By CATHY BUSSEWITZ
THE PRESS DEMOCRAT
Shoppers who plan to buy big-ticket items like cars or boats this week may want to wait until Friday, when state sales taxes will fall by 1 percent and vehicle license fees will drop statewide.
But for many consumers, it’s too early to tell whether the extra money in their pockets will make a noticeable difference.
Gov. Jerry Brown tried for months to convince at least a few Republican lawmakers to join Democrats in extending the tax and fee hikes and to put them to a statewide vote, but failed.
As a result, the sales tax rate in Sonoma County will drop from 9 percent to 8 percent in most cities and county areas, and from 9.5 percent to 8.5 percent in Santa Rosa and Rohnert Park.
The statewide sales tax was hiked 1 percent in 2009 to help bridge a ravine of a budget gap. Vehicle license fees also were increased in 2009 from 0.65 percent to 1.15 percent, and those fees will return to 0.65 percent on Friday.
As a result, a driver renewing registration for a 2007 Toyota sedan valued at about $15,000 will pay about $75 less. Currently, the vehicle license fee is about $172, which is part of the total registration expense of about $300.
However, the savings could be offset somewhat if the Legislature votes to raise the registration fee by $12.
It’s unclear what impact the lower sales tax rate could have on the local economy, said Ben Stone, executive director of the Sonoma County Economic Development Board.
“Most people would live with them if they were raised,” Stone said of the tax rates. “This may tip the decision on a car, or a major purchase, if you’re going to spend $5,000 or $10,000 on furniture.”
Some retailers said it would take more than just a 1 percent drop in the sales tax to push people over the edge to make a major purchase.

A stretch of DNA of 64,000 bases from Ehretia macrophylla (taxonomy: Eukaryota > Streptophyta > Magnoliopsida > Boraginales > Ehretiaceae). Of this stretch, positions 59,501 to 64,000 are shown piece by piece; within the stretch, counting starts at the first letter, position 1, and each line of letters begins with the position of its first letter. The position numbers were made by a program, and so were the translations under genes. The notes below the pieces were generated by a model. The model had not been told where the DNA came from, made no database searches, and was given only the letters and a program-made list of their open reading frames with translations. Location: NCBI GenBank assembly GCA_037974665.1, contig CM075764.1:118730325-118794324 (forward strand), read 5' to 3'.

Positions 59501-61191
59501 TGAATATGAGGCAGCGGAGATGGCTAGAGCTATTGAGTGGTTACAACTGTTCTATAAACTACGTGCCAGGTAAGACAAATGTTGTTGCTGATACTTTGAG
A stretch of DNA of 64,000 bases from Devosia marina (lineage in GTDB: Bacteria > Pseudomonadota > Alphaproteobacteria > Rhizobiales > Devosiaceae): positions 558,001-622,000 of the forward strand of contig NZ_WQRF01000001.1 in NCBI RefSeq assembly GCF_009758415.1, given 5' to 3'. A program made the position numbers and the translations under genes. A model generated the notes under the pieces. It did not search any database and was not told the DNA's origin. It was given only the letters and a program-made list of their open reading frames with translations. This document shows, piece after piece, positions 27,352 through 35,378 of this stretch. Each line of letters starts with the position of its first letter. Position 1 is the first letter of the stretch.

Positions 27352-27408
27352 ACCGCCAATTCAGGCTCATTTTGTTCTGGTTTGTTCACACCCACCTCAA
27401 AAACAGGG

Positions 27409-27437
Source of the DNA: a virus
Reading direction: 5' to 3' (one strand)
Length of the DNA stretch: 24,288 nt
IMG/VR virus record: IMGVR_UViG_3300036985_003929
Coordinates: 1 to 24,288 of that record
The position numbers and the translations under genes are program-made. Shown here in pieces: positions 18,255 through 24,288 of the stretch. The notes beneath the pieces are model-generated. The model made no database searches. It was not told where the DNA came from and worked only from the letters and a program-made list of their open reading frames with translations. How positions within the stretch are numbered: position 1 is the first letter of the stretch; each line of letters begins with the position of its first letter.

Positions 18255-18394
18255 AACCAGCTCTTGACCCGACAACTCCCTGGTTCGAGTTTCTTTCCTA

“If a person has a need, whether it’s a big ticket or small ticket item, they’ll probably move forward on it,” said Paul Pedersen, co-owner of Pedersen’s Furniture in Santa Rosa. “A 1 percent change probably won’t motivate them. If they were going to drop it in half or have a tax holiday, that makes a difference.”
Still, the extra money could make a difference.
“I think in this economy, we notice things a lot more than maybe we did a couple or three years ago, and I think many of us are at the point where we’re more careful,” said Jennifer Yankovich, CEO of the Sonoma Chamber of Commerce. “We watch our pennies at the gas pump.”
At the Department of Motor Vehicles office on Corby Avenue in Santa Rosa, Bill Bhader, a gardener from Rio Nido, got his newly purchased trailer registered on Tuesday instead of waiting for the lower rate. He said he needed the vehicle for work.
The rate change was good news to A.J. Schumaker, 23, a chef who lives in Santa Rosa and commutes to Oakland and is planning to purchase a car soon.
“I’m glad I didn’t get it earlier,” Schumaker said. Even so, he estimated his own savings from the lower registration rate would probably amount to the cost of a day’s commute to work.
The sales tax change will cost the state about $4.5 billion per year, and the lower vehicle license fees will cost about $1.3 billion annually, according H.D. Palmer, spokesman for the state Department of Finance.
“The way the economy is right now, I’m sure that will help a lot of people, but I think the sales tax goes toward important things,” said Nicole Griffith, 22, a Santa Rosa Junior College student who lives in Sonoma. She said public colleges like hers have been cutting classes and raising fees, and stronger sales tax revenue could help the situation.
“I’m sure they need the money now,” Griffith said.